By early 1958 the Laboratory had settled into its new home, but the stay proved to be relatively brief. The growing size of the Laboratory soon forced a search for larger quarters, and in the late summer of 1959 most of the laboratory moved into a former laundry at 201 Catherine Street in Ann Arbor, adjacent to the Farmer's Market. Since the new location was a half mile closer to the Central Campus, it was undeniable that we were moving towards consolidation with the EE Department, and the three-story brick building with partial air conditioning promised more desirable working conditions, particularly in the heat of the summer. However, part of the laboratory including all of the computational staff were forced to remain at 912 N. Main Street, and were still there the following year. Indeed, by mid-1960 the Laboratory was operating at four separate locations.
Throughout its history the Laboratory had been heavily involved in developing techniques for RCS calculations and in the interpretation of measured data. The procedures were described in a mammoth report entitled "A Theoretical Method for the Calculation of the Radar Cross Sections of Aircraft and Missiles" published in 1959, and this formed the basis for the book Methods of Radar Cross Section Analysis, by J. W. Crispin, Jr. and K. M. Siegel, which was published by Academic Press in 1968. Carefully designed experiments were found helpful in guiding the development of both high and low frequency techniques, and in testing their accuracy, but in the absence of an experimental capability, the Laboratory had been forced to rely on data provided by other organizations either freely or under contract. This deficiency was remedied in July 1958 when Ralph E. Hiatt, Chief of the Antenna Laboratory of the Air Force Cambridge Research Center, was hired as Associate Head of the Radiation Laboratory, with prime responsibility to establish an experimental facility. Almost immediately the construction of a large anechoic chamber was begun at the east end of Hangar II. The chamber was initially 63 ft long, 30 ft wide and 15 ft high, but its length was later increased to 100 ft. It was instrumented for cw measurements at S, X and K bands, and a complete microwave laboratory was set up. Although the quality of much of the absorber used in the chamber was not particularly high by today's standards at least, the large size of the room made possible the accurate measurement of extremely small cross sections, and for the next ten years the chamber was in almost continuous use for antenna and cross section measurements. Another experimental facility that was started in 1959 was a physical/organic chemistry laboratory. It occupied an area just to the west of the anechoic chamber and was used to study the properties of materials such as polar liquids that might serve as radar absorbing materials.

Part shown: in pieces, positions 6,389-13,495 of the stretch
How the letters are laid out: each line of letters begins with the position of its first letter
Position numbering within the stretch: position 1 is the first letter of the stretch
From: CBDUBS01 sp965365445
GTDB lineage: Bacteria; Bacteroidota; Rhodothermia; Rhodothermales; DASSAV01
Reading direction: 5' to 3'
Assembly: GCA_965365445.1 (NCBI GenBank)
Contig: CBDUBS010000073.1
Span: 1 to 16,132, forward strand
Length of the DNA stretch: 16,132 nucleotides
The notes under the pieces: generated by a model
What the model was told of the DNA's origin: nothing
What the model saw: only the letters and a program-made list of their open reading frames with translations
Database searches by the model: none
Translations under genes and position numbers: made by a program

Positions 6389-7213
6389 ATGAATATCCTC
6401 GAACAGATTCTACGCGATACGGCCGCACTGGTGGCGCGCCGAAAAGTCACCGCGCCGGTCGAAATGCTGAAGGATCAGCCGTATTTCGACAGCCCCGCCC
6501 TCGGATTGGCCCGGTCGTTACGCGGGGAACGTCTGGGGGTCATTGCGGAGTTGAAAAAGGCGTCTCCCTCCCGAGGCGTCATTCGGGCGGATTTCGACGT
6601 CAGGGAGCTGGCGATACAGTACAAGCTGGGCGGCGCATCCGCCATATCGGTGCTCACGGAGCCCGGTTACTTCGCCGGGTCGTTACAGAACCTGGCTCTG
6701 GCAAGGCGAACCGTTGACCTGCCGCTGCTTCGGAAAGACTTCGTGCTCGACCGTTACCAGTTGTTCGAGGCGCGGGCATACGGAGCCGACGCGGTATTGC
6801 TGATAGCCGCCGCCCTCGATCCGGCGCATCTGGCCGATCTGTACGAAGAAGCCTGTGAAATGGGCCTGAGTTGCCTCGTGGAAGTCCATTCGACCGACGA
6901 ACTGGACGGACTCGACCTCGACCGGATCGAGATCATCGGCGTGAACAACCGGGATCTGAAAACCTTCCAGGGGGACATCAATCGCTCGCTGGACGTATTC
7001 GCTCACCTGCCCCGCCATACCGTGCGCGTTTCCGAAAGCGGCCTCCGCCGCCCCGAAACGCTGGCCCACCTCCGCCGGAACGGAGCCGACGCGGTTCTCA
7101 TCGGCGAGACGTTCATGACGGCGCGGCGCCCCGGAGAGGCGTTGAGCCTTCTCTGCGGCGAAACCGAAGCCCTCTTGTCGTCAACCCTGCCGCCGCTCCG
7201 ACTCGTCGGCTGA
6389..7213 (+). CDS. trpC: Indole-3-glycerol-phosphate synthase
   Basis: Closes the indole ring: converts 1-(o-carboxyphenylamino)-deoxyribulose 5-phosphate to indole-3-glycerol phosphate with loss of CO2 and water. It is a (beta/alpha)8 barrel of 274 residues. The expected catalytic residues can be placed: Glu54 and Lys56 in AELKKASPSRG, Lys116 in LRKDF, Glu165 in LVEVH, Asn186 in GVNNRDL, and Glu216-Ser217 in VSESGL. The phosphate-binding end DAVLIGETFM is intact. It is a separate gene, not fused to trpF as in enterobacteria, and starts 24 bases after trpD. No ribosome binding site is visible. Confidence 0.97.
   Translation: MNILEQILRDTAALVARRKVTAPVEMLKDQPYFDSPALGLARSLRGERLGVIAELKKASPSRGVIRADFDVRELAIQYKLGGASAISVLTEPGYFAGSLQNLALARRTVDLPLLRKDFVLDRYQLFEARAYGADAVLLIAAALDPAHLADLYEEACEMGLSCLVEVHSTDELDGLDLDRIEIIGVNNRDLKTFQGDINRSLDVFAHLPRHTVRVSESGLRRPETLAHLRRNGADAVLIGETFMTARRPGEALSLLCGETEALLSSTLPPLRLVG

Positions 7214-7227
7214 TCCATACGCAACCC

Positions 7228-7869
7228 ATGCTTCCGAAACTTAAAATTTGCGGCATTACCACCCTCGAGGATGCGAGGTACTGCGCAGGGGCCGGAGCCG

In 1960 the Laboratory also branched out on to the North Campus with the establishment of a small experimental facility for the study of plasmas. By March 1960 the Laboratory had 93 employees and had more than doubled in size during the past year. The variety of projects had also increased, and in addition to the more traditional areas, the Laboratory was also involved with passive radiation in connection with the USS American Mariner, remote sensing, lunar studies and the properties and origin of tektites, propagation (including whistlers) and plasmas. This diversity produced some stresses which were sometimes exacerbated by Siegel's manner of directing the Laboratory. With all projects he freely delegated the responsibility but not the necessary authority, and many project directors found themselves undercut by commitments which Siegel had made privately to the sponsor. Because of this it was not surprising that by 1960 many of the early members of the Laboratory had departed—for example, Crispin, Curtz, Maffett and Schensted all left in 1958.
Siegel expected and demanded the highest level of performance from his staff and did his best to ensure that such performance was matched in salary. He sought freedom to operate the Laboratory in any manner that he chose, and when his wishes were hampered or denied by the University administration, he was not loath to point out that any administration should serve for the benefit of those administered. From time to time he even threatened to pull the Laboratory out of the University entirely, and it was a common game to whisper the name of a corporation that we were all going to be working for the next month. But in spite of all this torment and insecurity, it was an exciting period in which to work for the Laboratory.